ASHES DEBUT FOR HMS ARGYLL

On Boxing Day, HMS Argyll, the most hi-tech Type 23 ‘Duke’ class frigate deployed on front-line Royal Navy service, met up in the Indian Ocean with her Australian counterpart HMAS Parramatta. Both ships are assigned to the Combined Task Force 150 (CTF 150), which is charged with delivering maritime security and counter-terrorism from the Red Sea to the Gulf of Oman under Combined Maritime Forces (CMF). 

HMAS Parramatta’s Sikorsky S-70B-2 Seahawk lands on with HMS Argyll in the foreground. (Image by Flight Commander, Lt Duncan Thomas RN, HMS Argyll, 26 Dec 11.)

The ships spent a few hours in-company, which is the usual practice for Commonwealth and NATO navies meeting up in the open ocean and provided an opportunity to practice important ship handling and flying skills, which included: close proximity manoeuvring in formation, approaches for replenishment at sea (RAS) and cross-deck helicopter landing practice for the respective pilots/flight deck crews.  Given the common heritage between the two navies it was inevitable that some rivalry would breakout amongst the respective Warfare brethren and the scene for the ‘Maritime Ashes‘ was set.  All that was needed was the wicket (the Indian Ocean), some rules, some exercises and a keen sense of competition.

HMAS Parramatta’s Sikorsky S-70B-2 Seahawk lands on HMS Argyll (From above). (Image by Flight Commander, Lt Duncan Thomas RN, HMS Argyll, 26 Dec 11.)

Today there was no Ponting or Strauss in what could have been seen as the traditional Boxing Day test match but there were two equally adept teams of sailors looking to achieve victory at sea.  HMAS Parramatta opened the batting with a sound display during the Officer of the Watch manoeuvres but during the RAS approaches and flying HMS Argyll was able to level the score.  The Commanding Officer of HMS Argyll, Commander Paul Stroude, said ”It is always a joy to meet up with a ship of the Royal Australian Navy and practice some tactical manoeuvring whilst in-company.  Our two navies share a long history of operating together in both war and peace. As a result we are well aware of the professionalism of the Australians and we are incredibly proud of the bond that our countries share.  Inevitably with such a strong bond and mutual respect, there can be a sense of rivalry with today being no exception.  The ‘Maritime Ashes’ was an assured way of maximising the benefit of a routine exercise. It only seems fair that it ended in a draw.”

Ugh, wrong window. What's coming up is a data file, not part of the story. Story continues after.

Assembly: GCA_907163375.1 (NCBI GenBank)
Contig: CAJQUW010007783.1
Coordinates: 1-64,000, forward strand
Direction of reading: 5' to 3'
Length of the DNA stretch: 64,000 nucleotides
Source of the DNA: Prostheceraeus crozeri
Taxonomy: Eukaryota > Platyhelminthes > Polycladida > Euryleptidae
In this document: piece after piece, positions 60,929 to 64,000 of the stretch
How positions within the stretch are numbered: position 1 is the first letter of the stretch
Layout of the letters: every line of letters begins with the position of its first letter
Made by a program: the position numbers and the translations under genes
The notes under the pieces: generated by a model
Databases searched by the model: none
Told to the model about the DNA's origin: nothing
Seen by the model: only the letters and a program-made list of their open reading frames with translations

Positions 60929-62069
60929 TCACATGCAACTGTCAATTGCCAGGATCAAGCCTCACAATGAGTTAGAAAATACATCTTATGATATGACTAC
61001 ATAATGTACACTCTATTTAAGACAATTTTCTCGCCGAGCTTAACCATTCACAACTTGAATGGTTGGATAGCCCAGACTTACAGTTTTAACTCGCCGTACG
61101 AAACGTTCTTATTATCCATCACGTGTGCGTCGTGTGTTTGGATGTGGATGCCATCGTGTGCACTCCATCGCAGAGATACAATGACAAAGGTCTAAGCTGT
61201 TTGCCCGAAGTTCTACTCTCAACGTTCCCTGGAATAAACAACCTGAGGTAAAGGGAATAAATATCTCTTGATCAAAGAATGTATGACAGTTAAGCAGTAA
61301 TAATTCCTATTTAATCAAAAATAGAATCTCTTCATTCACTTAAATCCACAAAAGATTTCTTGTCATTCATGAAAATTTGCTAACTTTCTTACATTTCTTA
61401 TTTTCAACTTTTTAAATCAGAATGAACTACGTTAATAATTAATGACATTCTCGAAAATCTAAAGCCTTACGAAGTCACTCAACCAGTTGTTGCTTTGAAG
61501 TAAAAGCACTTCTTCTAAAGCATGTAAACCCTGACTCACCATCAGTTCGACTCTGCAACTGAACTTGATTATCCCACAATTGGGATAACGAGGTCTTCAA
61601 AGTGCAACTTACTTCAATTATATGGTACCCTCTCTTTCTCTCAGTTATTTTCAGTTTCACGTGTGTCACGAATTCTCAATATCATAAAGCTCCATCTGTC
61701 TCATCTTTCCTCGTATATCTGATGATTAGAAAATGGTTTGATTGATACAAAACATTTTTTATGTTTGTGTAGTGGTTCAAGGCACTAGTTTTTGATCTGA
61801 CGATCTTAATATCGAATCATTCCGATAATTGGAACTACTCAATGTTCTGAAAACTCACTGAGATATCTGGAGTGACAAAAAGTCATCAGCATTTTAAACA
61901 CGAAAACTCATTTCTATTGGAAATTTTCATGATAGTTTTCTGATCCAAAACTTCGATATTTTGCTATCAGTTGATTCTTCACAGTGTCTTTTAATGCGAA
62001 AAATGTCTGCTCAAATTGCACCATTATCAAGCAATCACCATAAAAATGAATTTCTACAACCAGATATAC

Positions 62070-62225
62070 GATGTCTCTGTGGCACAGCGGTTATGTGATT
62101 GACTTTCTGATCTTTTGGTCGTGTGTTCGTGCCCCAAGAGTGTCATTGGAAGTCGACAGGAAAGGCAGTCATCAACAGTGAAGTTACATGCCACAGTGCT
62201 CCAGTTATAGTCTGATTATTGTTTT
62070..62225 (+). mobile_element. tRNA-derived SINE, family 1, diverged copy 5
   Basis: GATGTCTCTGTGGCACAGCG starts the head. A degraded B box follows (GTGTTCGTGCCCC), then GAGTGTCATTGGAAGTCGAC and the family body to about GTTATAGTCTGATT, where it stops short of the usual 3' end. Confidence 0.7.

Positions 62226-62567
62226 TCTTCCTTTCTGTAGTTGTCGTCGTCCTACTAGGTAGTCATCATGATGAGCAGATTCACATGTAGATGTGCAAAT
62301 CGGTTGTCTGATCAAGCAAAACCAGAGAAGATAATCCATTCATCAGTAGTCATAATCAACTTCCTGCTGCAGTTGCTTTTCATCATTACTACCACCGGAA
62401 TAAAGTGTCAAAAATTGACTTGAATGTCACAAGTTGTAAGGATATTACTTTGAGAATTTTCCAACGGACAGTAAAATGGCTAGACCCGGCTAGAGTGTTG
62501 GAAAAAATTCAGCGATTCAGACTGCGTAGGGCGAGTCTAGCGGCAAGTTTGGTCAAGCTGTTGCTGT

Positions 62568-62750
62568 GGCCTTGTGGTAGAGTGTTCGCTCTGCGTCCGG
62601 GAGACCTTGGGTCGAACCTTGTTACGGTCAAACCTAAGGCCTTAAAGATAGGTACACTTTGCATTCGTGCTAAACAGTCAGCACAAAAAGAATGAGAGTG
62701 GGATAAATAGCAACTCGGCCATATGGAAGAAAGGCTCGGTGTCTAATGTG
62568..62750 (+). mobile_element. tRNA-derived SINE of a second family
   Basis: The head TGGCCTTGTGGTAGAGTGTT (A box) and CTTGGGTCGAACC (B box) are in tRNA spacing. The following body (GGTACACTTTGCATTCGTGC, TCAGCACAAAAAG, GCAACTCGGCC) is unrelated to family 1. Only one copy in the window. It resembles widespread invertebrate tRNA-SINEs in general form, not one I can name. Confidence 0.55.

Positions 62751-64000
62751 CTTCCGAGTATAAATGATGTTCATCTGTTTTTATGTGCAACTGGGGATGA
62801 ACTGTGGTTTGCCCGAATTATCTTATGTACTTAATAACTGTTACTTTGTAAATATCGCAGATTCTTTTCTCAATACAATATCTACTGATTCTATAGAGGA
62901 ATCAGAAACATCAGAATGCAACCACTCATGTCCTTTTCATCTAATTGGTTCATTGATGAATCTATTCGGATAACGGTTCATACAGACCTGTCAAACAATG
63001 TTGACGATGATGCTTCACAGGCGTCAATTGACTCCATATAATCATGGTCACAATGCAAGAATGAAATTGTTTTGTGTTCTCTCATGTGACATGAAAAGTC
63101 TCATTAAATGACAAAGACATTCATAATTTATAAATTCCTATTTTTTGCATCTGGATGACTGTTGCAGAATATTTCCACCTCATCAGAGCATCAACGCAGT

During flight deck operations on HMS Argyll, AET Emmett prepares for the helicopter’s approach with HMAS Parramatta in the background. (LA(Phot) Caroline Davies, HMS Argyll, 26 Dec 11.)

After a few hours together over the festive period, the two ships parted company to take up their respective tasking for CTF150 having enjoyed a more than usually competitive set of manoeuvres between two ships meeting on passage.

HMS Argyll is in the middle of a 6 month deployment to the Middle East where she is currently operating as part of CTF 150, which is one of three Combined Maritime Forces (CMF) multi-national task forces.  CMF is a 25 nation coalition with its HQ in Bahrain.  CMF nations are committed to working together in order to promote security and prosperity across 2.5 million square miles of international waters stretching from the Northern Arabian Gulf to the Suez Canal and the Somali Basin, which encompasses some of the world’s most important shipping lanes.  Its main focus areas are defeating terrorism, preventing piracy, enhancing regional co-operation and promoting a safe maritime environment.

About Combined Maritime Forces

CMF is a unique multi-national naval coalition, dedicated to promoting security and prosperity across 3.2 million square miles of international waters in the Middle East. CMF’s main focus areas are defeating terrorism, preventing piracy, reducing illegal activities, and promoting a safe maritime environment.
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